Boy-Wives and Female Husbands: Studies in African Homosexualities

Among the many myths created about Africa, the myth that homosexuality is absent or incidental is one of the oldest and most enduring. This book documents same sex patterns in some fifty societies, in every region of the continent. Essays by scholars from a variety of disciplines explore institutionalized marriages between women, same sex relations between men and boys in colonial work settings, mixed gender roles in East and West Africa, and recent developments in South Africa, the first nation to institutionally ban discrimination based on sexual orientation. Also in included are oral histories, folklore, and translations of early ethnographic reports by German and French observers. The book is organized geographically according to four broad regions in sub-Saharan Africa: the Horn of Africa, Sudan and East Africa; West Africa; central Africa; and southern Africa. Each section begins with a survey by the editors of historical and anthropological reports. The book ends with a review of the literature on woman-woman marriages. Contributors: Stephen O. Murray, M. Haberlandt (translated by Bradley Rose), Deborah P. Amory, Michael Davidson, Rudolf P. Gaudio, Nii Ajen, Gnther Tessmann (translated by Bradley Rose), Jean Baptiste Labat (translated by Will Roscoe), Kurt Falk (translated by Bradley Rose and Will Roscoe), Marc Epprecht, Kendall, and Joseph M. Carrier.

Title: Boy-Wives and Female Husbands: Studies in African Homosexualities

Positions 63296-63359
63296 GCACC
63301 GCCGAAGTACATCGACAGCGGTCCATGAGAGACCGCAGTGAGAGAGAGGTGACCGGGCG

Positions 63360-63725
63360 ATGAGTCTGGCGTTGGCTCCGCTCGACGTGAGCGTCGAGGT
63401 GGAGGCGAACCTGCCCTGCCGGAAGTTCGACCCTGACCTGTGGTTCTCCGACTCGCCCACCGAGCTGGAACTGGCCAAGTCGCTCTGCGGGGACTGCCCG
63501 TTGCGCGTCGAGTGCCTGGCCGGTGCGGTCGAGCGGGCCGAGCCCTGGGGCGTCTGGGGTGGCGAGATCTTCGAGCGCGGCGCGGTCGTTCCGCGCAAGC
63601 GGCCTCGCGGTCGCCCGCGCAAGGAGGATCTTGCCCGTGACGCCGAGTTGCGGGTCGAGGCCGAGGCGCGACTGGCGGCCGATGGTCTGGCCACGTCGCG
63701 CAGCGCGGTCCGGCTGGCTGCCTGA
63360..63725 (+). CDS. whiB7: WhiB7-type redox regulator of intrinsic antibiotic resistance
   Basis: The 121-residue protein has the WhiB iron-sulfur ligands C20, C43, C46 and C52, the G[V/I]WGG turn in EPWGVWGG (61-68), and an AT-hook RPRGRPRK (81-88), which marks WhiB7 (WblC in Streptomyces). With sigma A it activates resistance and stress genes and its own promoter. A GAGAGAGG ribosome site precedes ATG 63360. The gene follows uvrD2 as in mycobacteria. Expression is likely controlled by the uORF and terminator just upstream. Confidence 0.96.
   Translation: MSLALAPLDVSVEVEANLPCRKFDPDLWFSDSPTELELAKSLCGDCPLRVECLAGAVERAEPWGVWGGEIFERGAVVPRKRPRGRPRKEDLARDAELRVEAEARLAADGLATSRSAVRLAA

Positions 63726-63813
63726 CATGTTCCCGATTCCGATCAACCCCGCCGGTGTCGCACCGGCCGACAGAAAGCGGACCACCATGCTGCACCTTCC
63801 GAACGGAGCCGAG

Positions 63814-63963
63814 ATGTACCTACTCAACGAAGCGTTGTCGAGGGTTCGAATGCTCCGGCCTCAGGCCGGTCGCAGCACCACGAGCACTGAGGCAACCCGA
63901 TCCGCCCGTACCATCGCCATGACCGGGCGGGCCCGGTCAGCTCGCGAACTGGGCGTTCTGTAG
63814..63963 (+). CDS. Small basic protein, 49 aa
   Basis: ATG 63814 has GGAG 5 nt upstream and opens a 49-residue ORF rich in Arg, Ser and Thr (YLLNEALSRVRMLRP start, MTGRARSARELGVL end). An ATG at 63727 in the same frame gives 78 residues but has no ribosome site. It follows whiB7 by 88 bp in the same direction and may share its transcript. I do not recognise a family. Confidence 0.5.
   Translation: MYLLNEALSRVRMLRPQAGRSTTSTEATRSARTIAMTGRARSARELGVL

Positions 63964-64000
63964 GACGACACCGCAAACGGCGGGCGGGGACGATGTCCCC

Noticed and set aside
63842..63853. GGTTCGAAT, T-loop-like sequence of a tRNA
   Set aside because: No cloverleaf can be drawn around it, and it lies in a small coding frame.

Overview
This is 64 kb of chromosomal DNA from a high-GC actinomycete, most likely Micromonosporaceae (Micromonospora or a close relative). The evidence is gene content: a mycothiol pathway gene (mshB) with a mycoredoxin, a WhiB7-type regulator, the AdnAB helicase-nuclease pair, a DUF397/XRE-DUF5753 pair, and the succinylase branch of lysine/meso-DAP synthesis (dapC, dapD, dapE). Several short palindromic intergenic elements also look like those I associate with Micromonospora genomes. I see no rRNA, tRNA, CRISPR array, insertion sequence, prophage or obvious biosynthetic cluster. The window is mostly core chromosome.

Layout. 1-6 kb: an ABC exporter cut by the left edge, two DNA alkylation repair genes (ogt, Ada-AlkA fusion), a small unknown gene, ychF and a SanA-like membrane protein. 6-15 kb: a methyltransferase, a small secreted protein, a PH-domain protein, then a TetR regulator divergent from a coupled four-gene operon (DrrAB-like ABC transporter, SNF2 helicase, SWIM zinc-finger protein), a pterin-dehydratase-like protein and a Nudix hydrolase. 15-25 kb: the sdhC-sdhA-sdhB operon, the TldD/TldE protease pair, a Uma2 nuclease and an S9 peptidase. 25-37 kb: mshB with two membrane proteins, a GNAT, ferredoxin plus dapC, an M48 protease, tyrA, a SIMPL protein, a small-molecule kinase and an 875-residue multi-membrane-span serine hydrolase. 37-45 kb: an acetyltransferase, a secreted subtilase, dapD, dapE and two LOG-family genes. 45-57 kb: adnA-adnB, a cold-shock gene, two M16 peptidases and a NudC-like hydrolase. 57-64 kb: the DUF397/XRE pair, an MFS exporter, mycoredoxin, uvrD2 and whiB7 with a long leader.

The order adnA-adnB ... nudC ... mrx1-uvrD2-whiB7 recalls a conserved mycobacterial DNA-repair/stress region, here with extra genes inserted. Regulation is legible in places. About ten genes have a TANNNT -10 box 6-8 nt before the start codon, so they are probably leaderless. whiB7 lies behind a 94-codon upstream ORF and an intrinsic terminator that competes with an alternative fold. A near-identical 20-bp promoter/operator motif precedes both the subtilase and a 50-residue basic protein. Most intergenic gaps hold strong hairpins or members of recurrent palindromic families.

Editors: Murray, Stephen O.
Roscoe, Will
Chapter(s): Present
Year: 1998
Pages: 358
Language: English
City of publisher: New York / Basingstoke, Great Britain
Publisher: St. Martins Press / Macmillan
ISBN: 0333753208; 031221216X
Geographic terms: Subsaharan Africa
Africa
Abstract: Among the many myths created about Africa, the myth that homosexuality is absent or incidental is one of the oldest and most enduring. This book documents same sex patterns in some fifty societies, in every region of the continent. Essays by scholars from a variety of disciplines explore institutionalized marriages between women, same sex relations between men and boys in colonial work settings, mixed gender roles in East and West Africa, and recent developments in South Africa, the first nation to institutionally ban discrimination based on sexual orientation. Also in included are oral histories, folklore, and translations of early ethnographic reports by German and French observers. The book is organized geographically according to four broad regions in sub-Saharan Africa: the Horn of Africa, Sudan and East Africa; West Africa; central Africa; and southern Africa. Each section begins with a survey by the editors of historical and anthropological reports. The book ends with a review of the literature on woman-woman marriages. Contributors: Stephen O. Murray, M. Haberlandt (translated by Bradley Rose), Deborah P. Amory, Michael Davidson, Rudolf P. Gaudio, Nii Ajen, Gnther Tessmann (translated by Bradley Rose), Jean Baptiste Labat (translated by Will Roscoe), Kurt Falk (translated by Bradley Rose and Will Roscoe), Marc Epprecht, Kendall, and Joseph M. Carrier.